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How To Set Up An Electronics Lab

You probably saw a YouTube video on building robots or maybe even a friend of yours has a lab. You want one to practice and make projects. How do you get going with it??

Well, if you search for videos on YouTube for setting up your own lab, you will for sure come across the EEVBlog video. (www.eevblog.com) There David goes over 2 types in 2 different videos. The actual version that goes for over 1K USD (80K INR) and another video where the overall cost goes to a price of around 400USD (32K INR). Scary right? But not really.

No person who does electronics as a part-time hobby will want to spend as much money usually. For that amount in India at least a low-end PC will be available.

You will also come across videos of that of Big Clive (BigCliveDotCom) where he shows how you can buy a simple soldering kit, a cheap soldering station and begin.)

But not all people will want to solder. Some may just want to build with breadboards while other will only want to solder. So, what is the actual ideal setup?

Well, there is no ideal setup. It all comes down to liking, hobby, and requirement.


When you start off with hobby projects, you will like a particular stream of electricity. It can be electronics, electrical, analog electronics, digital electronics and so on. You may prefer using 555 timers over Arduinos and vice versa.


Is your liking going to become a hobby or is it just a game? A hobby will be something you practice and like doing over extended periods of time. And in some cases, your hobby will become your profession.


Why do you need your Lab? Hobby or profession? Student or practice? Digital or Analog? Electronics or Electrical?

Well, all three of these have a huge impact on setting up your lab. My lab started out as a small torch light project which later went into 555s and then into MCUs. These show that mine is an electronics lab.

But yours may be different. And in some cases, hobby labs don’t need huge amounts of investment based on the type you decide to practice.

In most cases, all types of electronics labs need similar equipment, so it is rather difficult to choose.

Overall Requirements:

As a basic requirement, any lab for a student, hobbyist or a professional demand the necessity for certain items.

  • A well-ventilated space
  • A well-lit space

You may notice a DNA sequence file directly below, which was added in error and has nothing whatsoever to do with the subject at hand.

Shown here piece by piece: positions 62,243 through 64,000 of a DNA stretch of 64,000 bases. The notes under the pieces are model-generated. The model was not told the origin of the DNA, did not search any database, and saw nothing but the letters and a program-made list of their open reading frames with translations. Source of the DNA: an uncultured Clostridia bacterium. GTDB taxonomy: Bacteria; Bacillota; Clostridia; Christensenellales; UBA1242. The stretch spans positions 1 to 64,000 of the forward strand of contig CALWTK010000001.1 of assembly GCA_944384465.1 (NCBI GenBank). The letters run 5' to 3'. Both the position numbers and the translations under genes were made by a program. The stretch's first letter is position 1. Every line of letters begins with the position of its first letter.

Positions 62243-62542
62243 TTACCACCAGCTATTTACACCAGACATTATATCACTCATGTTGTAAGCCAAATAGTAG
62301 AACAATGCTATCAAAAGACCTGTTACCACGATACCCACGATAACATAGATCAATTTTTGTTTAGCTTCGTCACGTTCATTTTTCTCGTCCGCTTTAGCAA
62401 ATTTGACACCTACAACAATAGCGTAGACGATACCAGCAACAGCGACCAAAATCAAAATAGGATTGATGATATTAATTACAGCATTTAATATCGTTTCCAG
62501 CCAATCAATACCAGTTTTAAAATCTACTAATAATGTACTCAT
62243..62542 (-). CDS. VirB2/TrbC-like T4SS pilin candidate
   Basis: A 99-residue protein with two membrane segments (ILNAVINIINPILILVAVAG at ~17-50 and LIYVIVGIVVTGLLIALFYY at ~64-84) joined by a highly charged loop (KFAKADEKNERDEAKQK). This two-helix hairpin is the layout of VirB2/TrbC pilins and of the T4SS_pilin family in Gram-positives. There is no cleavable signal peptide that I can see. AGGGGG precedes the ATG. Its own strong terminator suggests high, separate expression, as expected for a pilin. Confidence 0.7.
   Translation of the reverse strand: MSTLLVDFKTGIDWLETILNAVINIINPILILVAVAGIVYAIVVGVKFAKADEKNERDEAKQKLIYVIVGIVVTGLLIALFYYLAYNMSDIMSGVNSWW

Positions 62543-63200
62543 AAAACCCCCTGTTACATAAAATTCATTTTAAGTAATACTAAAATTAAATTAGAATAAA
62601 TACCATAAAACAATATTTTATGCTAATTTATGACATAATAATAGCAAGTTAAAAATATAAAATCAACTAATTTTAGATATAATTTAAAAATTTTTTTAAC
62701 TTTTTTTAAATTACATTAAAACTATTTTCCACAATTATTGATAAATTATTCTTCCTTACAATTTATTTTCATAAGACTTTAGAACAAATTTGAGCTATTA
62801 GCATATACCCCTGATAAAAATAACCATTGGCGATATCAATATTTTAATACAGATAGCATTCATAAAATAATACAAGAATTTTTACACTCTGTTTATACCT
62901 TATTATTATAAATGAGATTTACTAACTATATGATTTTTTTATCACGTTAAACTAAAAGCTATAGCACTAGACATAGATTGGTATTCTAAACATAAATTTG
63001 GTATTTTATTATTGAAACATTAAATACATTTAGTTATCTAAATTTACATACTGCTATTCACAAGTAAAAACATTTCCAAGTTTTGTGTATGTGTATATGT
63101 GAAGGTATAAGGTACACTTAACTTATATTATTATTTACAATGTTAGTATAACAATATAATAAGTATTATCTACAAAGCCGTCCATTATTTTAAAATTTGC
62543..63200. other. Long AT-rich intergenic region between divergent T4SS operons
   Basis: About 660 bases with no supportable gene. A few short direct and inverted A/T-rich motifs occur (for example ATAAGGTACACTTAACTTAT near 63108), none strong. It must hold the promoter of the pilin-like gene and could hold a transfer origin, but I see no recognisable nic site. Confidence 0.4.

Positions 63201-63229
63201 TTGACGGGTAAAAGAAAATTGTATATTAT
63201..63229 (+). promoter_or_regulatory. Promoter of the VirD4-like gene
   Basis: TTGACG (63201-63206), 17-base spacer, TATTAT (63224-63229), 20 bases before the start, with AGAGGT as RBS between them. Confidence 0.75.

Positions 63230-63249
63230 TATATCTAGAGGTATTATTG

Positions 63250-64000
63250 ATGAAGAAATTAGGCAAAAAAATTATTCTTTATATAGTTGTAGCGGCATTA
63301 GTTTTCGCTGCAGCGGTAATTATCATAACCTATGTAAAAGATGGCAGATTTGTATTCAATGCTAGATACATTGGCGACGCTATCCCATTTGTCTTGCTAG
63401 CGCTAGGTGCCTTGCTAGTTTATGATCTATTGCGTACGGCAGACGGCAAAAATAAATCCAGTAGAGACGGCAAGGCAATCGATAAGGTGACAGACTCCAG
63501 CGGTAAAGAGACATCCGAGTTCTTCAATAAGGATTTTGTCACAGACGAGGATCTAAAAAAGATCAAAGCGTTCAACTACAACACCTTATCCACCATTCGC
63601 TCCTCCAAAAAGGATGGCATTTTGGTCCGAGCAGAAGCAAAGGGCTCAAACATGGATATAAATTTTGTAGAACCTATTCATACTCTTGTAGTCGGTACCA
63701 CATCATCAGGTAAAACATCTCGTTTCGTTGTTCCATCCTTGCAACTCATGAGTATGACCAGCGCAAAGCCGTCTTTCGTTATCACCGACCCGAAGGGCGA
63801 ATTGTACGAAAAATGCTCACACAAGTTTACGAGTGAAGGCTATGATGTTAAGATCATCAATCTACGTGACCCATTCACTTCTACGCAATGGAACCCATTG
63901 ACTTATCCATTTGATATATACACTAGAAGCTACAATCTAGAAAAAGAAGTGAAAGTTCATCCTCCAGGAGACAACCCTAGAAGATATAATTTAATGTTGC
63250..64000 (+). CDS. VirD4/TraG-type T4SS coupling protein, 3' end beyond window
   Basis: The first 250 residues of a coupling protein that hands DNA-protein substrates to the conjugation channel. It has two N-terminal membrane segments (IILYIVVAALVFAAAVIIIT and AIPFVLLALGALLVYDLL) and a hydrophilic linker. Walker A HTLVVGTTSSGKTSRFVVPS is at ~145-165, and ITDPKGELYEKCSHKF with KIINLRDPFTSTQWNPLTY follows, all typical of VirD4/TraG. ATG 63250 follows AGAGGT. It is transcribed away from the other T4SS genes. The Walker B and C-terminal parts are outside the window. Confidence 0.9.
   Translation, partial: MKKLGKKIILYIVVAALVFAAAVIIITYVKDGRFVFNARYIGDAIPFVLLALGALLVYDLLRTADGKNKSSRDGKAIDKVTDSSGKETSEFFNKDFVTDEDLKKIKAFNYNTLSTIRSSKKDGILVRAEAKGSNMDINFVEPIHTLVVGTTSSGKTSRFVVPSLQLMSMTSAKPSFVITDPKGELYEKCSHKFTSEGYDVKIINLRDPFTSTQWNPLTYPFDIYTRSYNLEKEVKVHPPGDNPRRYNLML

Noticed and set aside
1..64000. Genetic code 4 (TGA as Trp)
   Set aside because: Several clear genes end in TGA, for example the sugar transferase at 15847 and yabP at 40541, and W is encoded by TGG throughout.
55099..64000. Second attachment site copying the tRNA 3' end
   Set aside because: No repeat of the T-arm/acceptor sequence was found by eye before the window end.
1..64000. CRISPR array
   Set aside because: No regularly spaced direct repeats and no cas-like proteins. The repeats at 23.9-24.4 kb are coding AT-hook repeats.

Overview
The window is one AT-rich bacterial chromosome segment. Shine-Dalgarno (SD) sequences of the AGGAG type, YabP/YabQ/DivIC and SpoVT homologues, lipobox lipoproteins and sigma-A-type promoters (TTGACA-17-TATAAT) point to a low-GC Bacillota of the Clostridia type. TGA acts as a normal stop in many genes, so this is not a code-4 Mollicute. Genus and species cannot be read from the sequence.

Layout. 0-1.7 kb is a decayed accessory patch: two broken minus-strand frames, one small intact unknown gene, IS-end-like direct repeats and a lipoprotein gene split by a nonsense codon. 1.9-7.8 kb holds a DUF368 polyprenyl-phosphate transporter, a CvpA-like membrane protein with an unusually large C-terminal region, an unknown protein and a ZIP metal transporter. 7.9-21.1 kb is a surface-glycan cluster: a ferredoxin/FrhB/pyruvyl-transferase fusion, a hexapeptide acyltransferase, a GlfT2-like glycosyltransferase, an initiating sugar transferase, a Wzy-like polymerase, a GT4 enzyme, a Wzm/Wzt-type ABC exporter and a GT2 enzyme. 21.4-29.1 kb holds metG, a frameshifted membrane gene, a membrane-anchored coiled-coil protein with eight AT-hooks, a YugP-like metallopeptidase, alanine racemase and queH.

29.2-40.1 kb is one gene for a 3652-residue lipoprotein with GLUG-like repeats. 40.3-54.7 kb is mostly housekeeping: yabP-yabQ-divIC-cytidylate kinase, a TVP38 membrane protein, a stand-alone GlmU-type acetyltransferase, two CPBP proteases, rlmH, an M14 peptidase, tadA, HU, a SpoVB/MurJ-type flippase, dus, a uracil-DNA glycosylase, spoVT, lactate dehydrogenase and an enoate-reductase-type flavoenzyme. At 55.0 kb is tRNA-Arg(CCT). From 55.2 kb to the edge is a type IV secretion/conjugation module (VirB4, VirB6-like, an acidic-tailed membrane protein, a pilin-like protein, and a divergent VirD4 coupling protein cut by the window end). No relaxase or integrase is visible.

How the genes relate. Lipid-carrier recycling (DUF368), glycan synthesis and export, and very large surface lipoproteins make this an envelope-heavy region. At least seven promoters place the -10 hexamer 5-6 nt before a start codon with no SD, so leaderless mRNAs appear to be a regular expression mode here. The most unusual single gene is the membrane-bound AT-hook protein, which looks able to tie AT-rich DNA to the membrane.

• A flat surface such as a table
  • LED Lamp that can be clamped to the desk (Not must but recommended for effective use of the lab)

Also, some basic tools:

  • A simple screwdriver set (cheapest ones will suffice for those doing it as a hobby)
  • A soldering iron (Not compulsory, but recommended for project type flexibility)
  • Some cloth gloves (to take things apart safely (not must))
  • A multimeter (must)

A wonderful example for a well-lit space would be a desk that is present right next to a window with a decent LED Table Lamp. If you don’t have a table and are willing to shell out some more money, you can set up good workspaces like Chuck Hellebuyck and Alex from super make something (Alex has a very similar setup to that of Chuck Hellebuyck). Their labs would be:

Alex-Super Make Something’s Lab

Of course, there are labs which are even better. But function is key. Does your lab fulfil the conditions of helping your complete projects? If yes, automatically, your lab is good.

If you are a student or a person who would like to practice electronics as a hobby again after many years:

Rough Budget: 10$ to 40$ (600 INR to 4000 INR)

Just get your hands on a basic electronics kit from any purveyor and just start out. Make sure that kit comes with n number of LEDs and a breadboard. Do not settle for the snap-circuits. Get a kit that comes with a breadboard, some transistors, many LEDs, maybe even a few buzzers and motors. As a student your requirement for an oscilloscope is minimal. The same also applies for function generators. Yes, oscilloscopes make life easier by helping you view waveforms easily, but there is simply no requirement at that stage.

Also, as a student, if in college, you will have access to college tools. So, you can always make your hobby project on a breadboard and take it to your lab and test it there.

It is also known that students are known for living on the tightest of budgets. So unnecessary expenses must be avoided. Just purchase a simple kit, prototype projects and make your imagination take over you.

Some basic things I would recommend you get would be:

  • Breadboard kit (Must include basic transistors{ BC54, BC557, 2N2222A, 2N3904, 2N3906), resistors {1K, 10K, 100K, 22K, 47K, 1E, 10E, 100E, 47E, 22E, 220E, 470E, 670E} , capacitors {1uf, 10uf, 100uf, 22uf, 47uf, 1pf, 100pf, 102pf, 104pf, 22pf} , solderless breadboard, jumper wires { Male to male, Male to Female, Female to Female}, Breadboard power-supply board/9V battery clips, LEDs (3MM or 5MM ones) , 555 and 556 Timers, a small piezo buzzer, Potentiometer (1K, 10K, 10E} , Breadboard Switches (Push type))
  • Jumper Wires
  • 9V Batteries
  • A simple Soldering Iron
  • THT Through hole pad boards (PCB Board/Vero Boards)
  • multimeter

These are more than enough for you to get back into your hobby and learn also. Even though some creators mention that cheeping out on multi-meters is not safe, I’d strongly disagree for such simple projects. All that you would use it for would be measuring DC voltages under 9V which is extremely safe to touch.

When it comes to storage of your projects and components, you can use the box your kit came with. You don’t have to shill out on project boxes and enclosures and sorters. That can be done one you have realized that practical electronics is your hobby.

As a student and hobbyist, you can always go in-depth once you realize which part of electricity and electronics you like.

Also understand that resistors, capacitors etc. will be recurring expenses since you will need to replace them at some point. So, if you are in a budgeting system, keep some money away for purchasing more.